|The first excerpt represents the past or something you must release, and is drawn from The Case of the Registered Letter by Grace Isabel Colbron and Augusta Groner:
- without the honour of which I was robbed so unjustly.
God bless you.
One who will love you even beyond the grave,
Remember your promise. It was given to the dead.
"Oh, what does it all mean?" asked Eleonora, dropping the letter
in her lap.
"It is as I thought," replied Muller. "John Siders took his own
life, but made every arrangement to have suspicion fall upon
"But why? oh, why?"
|The second excerpt represents the present or the deciding factor of the moment, and is drawn from King Henry VI by William Shakespeare:
Till I be crown'd, and that my sword be stain'd
With heart-blood of the house of Lancaster;
And that's not suddenly to be perform'd,
But with advice and silent secrecy.
Do you as I do in these dangerous days,--
Wink at the Duke of Suffolk's insolence,
At Beaufort's pride, at Somerset's ambition,
At Buckingham, and all the crew of them,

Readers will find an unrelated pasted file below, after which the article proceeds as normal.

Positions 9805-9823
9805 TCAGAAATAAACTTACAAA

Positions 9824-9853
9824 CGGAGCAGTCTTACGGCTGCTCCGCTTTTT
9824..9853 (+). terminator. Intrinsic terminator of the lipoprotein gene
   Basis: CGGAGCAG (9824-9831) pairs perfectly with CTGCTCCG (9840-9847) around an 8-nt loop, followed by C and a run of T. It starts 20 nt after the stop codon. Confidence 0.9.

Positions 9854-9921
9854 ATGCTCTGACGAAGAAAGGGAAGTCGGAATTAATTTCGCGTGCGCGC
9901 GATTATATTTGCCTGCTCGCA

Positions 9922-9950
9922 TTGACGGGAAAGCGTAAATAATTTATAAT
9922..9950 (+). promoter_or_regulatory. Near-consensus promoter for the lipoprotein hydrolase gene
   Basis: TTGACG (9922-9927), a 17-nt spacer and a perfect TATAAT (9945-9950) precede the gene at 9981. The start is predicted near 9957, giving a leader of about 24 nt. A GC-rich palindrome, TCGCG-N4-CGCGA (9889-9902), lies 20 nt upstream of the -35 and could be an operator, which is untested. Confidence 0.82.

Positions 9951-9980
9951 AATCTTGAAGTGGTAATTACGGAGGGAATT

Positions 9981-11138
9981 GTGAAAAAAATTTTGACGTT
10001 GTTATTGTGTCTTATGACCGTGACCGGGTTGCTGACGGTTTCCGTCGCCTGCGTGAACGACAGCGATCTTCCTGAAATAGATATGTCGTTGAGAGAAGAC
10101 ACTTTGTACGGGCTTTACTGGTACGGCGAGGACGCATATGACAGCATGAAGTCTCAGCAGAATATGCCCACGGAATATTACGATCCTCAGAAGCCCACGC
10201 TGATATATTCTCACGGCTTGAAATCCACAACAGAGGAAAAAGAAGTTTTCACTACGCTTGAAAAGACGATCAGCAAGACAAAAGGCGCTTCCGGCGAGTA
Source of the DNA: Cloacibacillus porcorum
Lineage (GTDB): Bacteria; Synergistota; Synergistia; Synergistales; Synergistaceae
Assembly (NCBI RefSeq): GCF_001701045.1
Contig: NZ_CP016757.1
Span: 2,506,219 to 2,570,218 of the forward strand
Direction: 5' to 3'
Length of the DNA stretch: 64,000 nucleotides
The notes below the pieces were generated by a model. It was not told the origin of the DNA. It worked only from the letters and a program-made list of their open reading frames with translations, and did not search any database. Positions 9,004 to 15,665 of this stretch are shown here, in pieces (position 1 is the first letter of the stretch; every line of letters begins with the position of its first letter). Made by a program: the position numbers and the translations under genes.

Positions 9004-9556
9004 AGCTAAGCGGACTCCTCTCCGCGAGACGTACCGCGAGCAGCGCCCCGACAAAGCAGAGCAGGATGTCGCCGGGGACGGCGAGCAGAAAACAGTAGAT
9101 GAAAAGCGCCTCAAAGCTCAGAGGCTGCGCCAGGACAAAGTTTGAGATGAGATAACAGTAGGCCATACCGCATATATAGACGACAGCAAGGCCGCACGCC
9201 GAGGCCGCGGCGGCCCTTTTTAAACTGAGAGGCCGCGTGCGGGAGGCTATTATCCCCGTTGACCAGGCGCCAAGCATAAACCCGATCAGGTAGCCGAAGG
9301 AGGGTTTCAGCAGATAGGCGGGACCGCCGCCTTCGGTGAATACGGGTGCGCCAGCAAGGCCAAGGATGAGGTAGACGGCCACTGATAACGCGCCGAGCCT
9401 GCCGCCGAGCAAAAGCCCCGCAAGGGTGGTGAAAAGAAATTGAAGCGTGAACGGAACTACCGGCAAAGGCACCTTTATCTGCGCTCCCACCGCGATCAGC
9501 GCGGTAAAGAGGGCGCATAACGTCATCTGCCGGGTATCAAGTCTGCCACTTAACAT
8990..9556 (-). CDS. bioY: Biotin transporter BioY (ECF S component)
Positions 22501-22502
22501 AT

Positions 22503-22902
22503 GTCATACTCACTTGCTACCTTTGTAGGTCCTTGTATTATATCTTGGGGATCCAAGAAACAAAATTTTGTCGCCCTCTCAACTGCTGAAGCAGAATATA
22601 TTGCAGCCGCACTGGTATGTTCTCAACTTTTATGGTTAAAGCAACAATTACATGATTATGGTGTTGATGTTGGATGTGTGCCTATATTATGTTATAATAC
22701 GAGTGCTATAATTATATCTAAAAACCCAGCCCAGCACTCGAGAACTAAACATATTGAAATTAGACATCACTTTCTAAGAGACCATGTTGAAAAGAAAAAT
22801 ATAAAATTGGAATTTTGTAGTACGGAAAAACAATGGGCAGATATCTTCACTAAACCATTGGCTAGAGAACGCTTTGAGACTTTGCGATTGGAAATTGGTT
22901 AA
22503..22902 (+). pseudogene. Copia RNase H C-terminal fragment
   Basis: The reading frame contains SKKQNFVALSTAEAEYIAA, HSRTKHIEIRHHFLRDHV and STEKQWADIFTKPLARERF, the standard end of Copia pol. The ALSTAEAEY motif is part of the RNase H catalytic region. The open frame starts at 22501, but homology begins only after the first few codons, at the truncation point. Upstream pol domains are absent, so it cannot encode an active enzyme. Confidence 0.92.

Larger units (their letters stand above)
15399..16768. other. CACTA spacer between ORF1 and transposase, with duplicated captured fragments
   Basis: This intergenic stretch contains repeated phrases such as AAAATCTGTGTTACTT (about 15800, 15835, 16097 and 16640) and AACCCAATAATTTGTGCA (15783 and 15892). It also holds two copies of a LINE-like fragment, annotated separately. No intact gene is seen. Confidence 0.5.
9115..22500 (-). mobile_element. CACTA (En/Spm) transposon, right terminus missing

Till they have snar'd the shepherd of the flock,
That virtuous prince, the good Duke Humphrey;
'T is that they seek, and they in seeking that
|The third excerpt represents the future or something you must embrace, and is drawn from The Sportsman by Xenophon:
assailant, there is nothing for it, under these circumstances, but to
seize a boar-spear, and advance; firmly clutching it with the left
hand forward and with the right behind; the left is to steady it, and
the right to give it impulse; and so the feet, the left advanced
in correspondence with the left arm, and right with right. As he
advances, he will make a lunge forward with the boar-spear,
planting his legs apart not much wider than in wrestling, and
keeping his left side turned towards his left hand; and then, with his
eye fixed steadily on the beast's eye, he will note every turn and
movement of the creature's head. As he brings down the boar-spear to
the thrust, he must take good heed the animal does not knock it out of